On the Road
Now on view at Kumu Art Museum, The National Museum of Estonian Art in Tallinn, the exhibition Thinking Pictures was developed in partnership with the Zimmerli Art Museum at Rutgers. It explores the dialogue between conceptual art from Moscow and from the Baltics in the 1970s and 1980s.
In the late Soviet environment of the time, conceptualism in art redirected gestures, utterances, narratives, images and objects from everyday life in order to undermine or even destroy their habitual meanings. Thus, unlike conceptual art in the western context, which often rejected the classical pictorial medium altogether, Soviet conceptualism did not abandon visuality, but instead defended and cultivated it. Artists created “thinking” images in response to the proliferation of propaganda images in the public space.
In the 1970s, in the Baltics, which were considered the most liberal and Western republics of the Soviet Union, a conceptual shift occurred in art. In Tallinn, Leonhard Lapin invited his fellow artists to “think-paint,” “think-burn” and “think-chop”. In Riga, Latvia, Miervaldis Polis started creating conceptual photorealism. And in Vilnius, Lithuania, a group of artists led by Kazė Zimblýtė organized conceptual games.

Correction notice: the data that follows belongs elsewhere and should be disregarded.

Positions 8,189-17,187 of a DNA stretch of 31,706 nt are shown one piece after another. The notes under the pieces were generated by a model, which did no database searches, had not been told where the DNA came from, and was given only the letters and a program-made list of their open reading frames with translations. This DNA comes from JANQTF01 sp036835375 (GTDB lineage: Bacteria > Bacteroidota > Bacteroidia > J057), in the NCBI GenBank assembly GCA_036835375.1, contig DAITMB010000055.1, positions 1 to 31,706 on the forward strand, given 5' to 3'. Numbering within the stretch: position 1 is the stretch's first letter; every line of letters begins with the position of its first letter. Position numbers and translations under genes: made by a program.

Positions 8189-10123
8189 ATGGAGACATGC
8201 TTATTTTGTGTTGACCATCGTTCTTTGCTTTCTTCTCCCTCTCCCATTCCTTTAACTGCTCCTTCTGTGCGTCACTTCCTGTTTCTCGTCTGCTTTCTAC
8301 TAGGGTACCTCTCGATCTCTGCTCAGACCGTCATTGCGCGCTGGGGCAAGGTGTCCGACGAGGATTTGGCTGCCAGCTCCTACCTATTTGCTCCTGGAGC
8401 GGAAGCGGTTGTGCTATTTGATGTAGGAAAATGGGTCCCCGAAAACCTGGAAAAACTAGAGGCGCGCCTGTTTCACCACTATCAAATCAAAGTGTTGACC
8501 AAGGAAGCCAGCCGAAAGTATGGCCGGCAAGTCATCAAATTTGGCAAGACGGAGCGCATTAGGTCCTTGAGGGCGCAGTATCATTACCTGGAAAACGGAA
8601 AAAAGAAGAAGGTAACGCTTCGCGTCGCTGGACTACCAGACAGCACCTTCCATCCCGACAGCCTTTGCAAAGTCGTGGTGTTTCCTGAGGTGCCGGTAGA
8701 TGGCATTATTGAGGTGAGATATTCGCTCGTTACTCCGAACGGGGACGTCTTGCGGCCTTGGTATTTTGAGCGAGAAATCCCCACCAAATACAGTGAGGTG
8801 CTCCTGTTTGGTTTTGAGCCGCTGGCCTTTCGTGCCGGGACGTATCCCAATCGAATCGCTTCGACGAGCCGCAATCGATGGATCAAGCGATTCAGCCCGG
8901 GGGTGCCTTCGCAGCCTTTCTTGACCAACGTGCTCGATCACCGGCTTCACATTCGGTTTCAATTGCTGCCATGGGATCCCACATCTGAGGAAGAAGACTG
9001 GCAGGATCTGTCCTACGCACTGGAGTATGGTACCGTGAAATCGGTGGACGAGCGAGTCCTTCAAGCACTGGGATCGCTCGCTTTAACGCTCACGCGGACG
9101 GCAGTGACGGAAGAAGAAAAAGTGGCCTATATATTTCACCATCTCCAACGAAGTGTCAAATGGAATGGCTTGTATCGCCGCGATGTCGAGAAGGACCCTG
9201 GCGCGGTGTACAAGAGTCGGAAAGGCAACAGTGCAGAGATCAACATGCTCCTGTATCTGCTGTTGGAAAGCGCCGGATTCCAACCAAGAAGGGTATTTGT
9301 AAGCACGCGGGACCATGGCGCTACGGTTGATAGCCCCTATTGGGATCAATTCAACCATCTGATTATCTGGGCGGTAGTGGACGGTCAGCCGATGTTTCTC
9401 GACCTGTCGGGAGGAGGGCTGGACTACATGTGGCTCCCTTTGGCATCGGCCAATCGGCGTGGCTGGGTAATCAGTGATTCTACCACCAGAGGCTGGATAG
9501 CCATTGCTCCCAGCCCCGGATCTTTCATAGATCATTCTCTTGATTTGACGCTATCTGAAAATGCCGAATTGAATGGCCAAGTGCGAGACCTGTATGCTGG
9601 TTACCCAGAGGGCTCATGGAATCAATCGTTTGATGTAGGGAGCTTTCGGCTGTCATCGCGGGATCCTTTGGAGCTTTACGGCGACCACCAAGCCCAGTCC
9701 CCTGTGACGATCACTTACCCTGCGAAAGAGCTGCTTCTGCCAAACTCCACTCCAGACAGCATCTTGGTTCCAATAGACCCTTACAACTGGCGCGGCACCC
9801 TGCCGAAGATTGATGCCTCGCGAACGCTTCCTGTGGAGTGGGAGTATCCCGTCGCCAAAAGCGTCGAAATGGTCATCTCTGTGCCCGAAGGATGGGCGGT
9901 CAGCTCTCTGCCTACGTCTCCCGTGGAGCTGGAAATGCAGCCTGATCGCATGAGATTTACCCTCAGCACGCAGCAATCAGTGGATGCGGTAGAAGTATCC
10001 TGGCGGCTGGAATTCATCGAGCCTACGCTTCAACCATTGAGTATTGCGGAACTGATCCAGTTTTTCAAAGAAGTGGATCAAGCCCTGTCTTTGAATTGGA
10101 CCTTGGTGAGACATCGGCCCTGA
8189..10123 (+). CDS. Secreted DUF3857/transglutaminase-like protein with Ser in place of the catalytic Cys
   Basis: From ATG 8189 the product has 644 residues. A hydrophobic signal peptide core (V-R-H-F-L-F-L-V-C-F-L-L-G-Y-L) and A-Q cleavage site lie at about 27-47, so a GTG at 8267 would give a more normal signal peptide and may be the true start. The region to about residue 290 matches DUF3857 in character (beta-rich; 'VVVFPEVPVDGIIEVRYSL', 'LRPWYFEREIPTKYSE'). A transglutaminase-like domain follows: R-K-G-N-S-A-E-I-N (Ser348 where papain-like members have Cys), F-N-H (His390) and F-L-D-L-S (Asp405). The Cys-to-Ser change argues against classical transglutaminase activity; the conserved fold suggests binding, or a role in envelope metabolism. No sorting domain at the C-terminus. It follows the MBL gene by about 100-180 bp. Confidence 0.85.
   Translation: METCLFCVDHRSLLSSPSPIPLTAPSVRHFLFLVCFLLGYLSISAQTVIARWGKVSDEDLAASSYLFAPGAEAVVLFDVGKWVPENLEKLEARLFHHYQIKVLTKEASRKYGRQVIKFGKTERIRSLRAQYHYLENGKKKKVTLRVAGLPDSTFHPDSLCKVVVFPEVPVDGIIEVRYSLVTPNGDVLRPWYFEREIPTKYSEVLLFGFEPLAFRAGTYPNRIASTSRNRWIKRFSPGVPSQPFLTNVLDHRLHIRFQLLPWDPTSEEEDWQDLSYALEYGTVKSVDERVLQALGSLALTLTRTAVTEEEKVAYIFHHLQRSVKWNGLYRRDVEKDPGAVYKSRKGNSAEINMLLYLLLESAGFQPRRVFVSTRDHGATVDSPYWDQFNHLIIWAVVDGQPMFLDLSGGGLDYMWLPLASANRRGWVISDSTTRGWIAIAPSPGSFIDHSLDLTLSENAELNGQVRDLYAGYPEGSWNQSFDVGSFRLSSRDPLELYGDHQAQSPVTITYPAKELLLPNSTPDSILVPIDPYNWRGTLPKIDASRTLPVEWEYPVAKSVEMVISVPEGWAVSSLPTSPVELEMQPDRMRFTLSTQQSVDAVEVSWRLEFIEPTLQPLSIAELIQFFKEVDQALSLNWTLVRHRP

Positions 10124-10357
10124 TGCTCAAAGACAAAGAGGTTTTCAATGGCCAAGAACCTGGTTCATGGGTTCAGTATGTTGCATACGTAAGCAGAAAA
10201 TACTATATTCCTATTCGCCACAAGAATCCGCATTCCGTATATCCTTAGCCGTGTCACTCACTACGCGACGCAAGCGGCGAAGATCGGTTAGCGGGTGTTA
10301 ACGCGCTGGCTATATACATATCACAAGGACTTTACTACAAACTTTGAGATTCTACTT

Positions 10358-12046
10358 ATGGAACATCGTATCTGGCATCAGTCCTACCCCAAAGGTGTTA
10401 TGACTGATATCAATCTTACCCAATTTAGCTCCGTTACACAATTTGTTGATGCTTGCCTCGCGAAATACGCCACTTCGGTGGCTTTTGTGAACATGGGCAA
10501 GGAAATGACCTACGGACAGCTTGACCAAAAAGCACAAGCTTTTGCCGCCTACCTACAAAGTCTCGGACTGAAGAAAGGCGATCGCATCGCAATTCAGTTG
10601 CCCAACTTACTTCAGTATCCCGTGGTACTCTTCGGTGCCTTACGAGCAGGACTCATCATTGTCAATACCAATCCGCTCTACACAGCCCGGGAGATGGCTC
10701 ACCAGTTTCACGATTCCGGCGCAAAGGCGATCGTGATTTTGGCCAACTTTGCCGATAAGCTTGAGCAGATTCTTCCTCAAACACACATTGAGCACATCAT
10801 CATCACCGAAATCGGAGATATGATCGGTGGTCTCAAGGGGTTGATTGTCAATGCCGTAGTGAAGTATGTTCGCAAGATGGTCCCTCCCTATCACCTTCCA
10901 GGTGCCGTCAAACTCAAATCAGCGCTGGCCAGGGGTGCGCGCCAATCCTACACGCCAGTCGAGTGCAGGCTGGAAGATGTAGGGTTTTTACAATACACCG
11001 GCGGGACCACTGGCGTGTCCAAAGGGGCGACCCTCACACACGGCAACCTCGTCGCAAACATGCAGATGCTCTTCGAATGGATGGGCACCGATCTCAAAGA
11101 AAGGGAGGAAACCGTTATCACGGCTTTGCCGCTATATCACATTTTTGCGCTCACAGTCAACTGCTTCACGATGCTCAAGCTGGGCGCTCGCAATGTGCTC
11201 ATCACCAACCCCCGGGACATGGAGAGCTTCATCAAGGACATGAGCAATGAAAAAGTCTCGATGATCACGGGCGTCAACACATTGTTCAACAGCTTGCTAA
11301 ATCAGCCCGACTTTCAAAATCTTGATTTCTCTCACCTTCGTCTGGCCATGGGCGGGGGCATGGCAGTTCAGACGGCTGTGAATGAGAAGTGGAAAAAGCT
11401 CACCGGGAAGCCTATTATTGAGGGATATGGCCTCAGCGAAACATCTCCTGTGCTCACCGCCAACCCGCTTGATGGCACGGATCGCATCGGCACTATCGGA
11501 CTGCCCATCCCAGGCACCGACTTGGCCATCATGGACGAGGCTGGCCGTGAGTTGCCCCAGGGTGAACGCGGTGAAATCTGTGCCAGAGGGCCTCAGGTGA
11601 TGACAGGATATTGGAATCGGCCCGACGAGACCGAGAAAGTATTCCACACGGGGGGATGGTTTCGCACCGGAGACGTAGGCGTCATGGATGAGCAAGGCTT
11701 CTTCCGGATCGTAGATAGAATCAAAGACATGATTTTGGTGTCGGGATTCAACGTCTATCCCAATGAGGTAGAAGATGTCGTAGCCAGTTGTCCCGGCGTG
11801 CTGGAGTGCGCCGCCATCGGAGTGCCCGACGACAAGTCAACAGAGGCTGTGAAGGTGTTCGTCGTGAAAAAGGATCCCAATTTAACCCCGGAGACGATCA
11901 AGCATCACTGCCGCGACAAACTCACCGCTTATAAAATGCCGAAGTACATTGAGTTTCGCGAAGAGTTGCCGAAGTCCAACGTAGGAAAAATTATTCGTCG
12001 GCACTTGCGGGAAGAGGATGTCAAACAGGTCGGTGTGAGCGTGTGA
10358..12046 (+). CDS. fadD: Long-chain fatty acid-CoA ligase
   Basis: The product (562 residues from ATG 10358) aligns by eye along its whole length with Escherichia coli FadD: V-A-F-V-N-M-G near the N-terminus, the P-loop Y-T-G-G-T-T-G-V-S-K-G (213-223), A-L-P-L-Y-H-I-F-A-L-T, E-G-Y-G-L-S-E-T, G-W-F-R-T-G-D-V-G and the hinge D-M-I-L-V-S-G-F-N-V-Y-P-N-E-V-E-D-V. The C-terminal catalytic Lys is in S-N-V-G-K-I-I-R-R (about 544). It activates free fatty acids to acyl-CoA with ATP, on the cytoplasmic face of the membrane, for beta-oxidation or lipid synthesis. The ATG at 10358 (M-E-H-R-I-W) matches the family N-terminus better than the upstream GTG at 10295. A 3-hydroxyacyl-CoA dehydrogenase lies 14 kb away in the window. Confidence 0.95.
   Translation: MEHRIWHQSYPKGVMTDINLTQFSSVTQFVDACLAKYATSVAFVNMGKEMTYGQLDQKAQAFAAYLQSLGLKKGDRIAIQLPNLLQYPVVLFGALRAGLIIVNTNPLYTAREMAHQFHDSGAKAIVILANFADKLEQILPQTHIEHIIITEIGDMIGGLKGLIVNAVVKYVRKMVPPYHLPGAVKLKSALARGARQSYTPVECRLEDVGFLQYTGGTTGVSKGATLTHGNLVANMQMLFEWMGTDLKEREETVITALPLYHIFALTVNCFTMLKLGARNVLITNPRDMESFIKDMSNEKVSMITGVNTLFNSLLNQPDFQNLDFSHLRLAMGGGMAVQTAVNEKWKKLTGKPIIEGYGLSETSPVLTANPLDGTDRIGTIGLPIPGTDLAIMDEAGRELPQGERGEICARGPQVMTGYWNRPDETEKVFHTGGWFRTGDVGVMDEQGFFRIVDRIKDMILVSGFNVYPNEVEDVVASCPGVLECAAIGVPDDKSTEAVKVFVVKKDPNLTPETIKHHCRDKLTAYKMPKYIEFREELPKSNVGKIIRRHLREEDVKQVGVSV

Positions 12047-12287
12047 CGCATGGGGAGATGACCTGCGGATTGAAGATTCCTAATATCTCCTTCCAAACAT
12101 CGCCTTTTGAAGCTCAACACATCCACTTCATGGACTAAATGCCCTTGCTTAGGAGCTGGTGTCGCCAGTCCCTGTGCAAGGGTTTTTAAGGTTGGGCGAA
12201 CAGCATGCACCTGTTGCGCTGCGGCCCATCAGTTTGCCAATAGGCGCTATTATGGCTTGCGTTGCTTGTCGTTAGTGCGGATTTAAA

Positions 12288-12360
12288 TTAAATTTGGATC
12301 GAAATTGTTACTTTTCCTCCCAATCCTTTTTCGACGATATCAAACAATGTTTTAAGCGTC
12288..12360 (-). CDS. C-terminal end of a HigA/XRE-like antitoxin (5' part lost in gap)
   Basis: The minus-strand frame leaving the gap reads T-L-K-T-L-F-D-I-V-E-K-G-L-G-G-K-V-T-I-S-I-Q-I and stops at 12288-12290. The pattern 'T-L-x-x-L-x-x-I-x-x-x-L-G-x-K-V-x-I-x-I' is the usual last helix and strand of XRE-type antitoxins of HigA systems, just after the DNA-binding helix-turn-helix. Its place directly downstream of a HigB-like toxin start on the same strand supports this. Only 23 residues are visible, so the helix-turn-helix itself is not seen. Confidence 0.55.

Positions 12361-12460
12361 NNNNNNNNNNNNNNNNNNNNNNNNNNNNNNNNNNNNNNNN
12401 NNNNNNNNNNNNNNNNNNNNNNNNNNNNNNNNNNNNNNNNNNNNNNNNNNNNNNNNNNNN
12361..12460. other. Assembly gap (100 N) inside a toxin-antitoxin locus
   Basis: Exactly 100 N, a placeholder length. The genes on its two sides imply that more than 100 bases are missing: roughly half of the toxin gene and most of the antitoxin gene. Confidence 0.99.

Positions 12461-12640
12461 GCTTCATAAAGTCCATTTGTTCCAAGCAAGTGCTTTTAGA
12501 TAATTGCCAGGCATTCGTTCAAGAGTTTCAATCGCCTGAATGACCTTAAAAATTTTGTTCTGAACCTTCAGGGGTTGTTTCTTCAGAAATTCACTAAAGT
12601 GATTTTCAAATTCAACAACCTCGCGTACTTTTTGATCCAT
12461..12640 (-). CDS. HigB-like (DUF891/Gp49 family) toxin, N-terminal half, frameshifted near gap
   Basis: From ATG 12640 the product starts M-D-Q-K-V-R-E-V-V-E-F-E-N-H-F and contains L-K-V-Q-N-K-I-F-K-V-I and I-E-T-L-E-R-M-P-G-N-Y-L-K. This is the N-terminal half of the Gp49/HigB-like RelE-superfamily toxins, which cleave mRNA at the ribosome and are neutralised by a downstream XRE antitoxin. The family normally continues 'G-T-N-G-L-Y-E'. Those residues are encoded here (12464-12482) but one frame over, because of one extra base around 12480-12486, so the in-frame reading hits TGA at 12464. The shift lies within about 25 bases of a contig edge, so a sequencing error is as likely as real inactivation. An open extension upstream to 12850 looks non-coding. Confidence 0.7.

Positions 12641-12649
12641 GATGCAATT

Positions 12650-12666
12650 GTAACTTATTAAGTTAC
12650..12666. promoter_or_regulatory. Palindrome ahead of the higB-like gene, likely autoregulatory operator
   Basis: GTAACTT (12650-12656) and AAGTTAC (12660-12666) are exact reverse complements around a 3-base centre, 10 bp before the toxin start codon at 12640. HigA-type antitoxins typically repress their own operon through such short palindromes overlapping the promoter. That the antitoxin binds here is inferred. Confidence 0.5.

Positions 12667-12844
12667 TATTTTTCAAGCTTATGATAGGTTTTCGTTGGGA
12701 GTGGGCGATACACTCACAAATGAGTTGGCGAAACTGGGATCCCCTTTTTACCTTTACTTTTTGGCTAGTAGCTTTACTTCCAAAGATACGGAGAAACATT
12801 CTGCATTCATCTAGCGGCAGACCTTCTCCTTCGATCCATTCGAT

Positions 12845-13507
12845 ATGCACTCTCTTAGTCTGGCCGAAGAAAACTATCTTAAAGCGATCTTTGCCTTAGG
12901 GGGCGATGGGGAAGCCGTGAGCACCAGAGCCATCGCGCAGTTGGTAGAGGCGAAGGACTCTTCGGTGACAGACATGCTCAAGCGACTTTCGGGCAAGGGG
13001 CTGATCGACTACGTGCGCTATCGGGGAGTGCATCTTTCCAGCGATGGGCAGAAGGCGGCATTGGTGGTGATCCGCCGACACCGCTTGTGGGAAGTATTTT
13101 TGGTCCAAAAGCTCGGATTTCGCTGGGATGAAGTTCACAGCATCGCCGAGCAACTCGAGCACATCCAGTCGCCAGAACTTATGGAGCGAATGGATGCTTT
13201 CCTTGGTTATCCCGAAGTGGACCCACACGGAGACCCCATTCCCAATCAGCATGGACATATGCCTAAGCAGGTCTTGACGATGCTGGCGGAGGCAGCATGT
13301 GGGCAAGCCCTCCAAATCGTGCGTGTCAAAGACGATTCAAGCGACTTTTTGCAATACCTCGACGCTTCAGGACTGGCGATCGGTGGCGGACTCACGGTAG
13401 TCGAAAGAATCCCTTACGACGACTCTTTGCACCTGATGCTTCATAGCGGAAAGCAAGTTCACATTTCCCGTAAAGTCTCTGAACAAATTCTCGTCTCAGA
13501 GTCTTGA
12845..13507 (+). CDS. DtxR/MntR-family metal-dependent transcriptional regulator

This exhibition grew out of Thinking Pictures: Moscow Conceptual Art from the Norton and Nancy Dodge Collection, organized by Jane Sharp at the Zimmerli in 2016. Among more than 300 works of art in the current exhibition, 125 are on loan from the Zimmerli.